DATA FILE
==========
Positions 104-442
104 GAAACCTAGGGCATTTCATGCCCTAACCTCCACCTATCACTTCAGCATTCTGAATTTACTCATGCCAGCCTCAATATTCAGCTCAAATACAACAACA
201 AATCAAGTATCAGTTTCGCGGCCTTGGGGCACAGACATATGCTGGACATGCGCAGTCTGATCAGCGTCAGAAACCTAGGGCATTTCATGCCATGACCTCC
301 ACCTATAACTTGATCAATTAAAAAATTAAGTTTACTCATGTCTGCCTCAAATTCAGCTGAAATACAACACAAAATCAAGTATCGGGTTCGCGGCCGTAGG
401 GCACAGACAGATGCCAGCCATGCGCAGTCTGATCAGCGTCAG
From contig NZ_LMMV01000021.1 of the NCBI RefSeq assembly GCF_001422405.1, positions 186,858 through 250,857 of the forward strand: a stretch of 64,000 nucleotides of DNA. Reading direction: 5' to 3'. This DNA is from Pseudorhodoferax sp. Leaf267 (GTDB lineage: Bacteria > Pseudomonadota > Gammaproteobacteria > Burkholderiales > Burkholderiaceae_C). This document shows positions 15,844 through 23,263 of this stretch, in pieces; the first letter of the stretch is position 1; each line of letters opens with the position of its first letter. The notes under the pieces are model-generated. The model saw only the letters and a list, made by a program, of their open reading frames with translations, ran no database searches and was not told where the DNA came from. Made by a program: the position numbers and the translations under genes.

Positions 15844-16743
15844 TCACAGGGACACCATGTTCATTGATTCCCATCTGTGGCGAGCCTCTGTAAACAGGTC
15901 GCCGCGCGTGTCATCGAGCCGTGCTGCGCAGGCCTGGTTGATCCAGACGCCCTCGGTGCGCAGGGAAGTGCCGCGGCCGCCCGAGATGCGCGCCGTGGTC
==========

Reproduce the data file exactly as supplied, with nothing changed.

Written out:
Positions 104-442
104 GAAACCTAGGGCATTTCATGCCCTAACCTCCACCTATCACTTCAGCATTCTGAATTTACTCATGCCAGCCTCAATATTCAGCTCAAATACAACAACA
201 AATCAAGTATCAGTTTCGCGGCCTTGGGGCACAGACATATGCTGGACATGCGCAGTCTGATCAGCGTCAGAAACCTAGGGCATTTCATGCCATGACCTCC
301 ACCTATAACTTGATCAATTAAAAAATTAAGTTTACTCATGTCTGCCTCAAATTCAGCTGAAATACAACACAAAATCAAGTATCGGGTTCGCGGCCGTAGG
401 GCACAGACAGATGCCAGCCATGCGCAGTCTGATCAGCGTCAG
From contig NZ_LMMV01000021.1 of the NCBI RefSeq assembly GCF_001422405.1, positions 186,858 through 250,857 of the forward strand: a stretch of 64,000 nucleotides of DNA. Reading direction: 5' to 3'. This DNA is from Pseudorhodoferax sp. Leaf267 (GTDB lineage: Bacteria > Pseudomonadota > Gammaproteobacteria > Burkholderiales > Burkholderiaceae_C). This document shows positions 15,844 through 23,263 of this stretch, in pieces; the first letter of the stretch is position 1; each line of letters opens with the position of its first letter. The notes under the pieces are model-generated. The model saw only the letters and a list, made by a program, of their open reading frames with translations, ran no database searches and was not told where the DNA came from. Made by a program: the position numbers and the translations under genes.

Positions 15844-16743
15844 TCACAGGGACACCATGTTCATTGATTCCCATCTGTGGCGAGCCTCTGTAAACAGGTC
15901 GCCGCGCGTGTCATCGAGCCGTGCTGCGCAGGCCTGGTTGATCCAGACGCCCTCGGTGCGCAGGGAAGTGCCGCGGCCGCCCGAGATGCGCGCCGTGGTC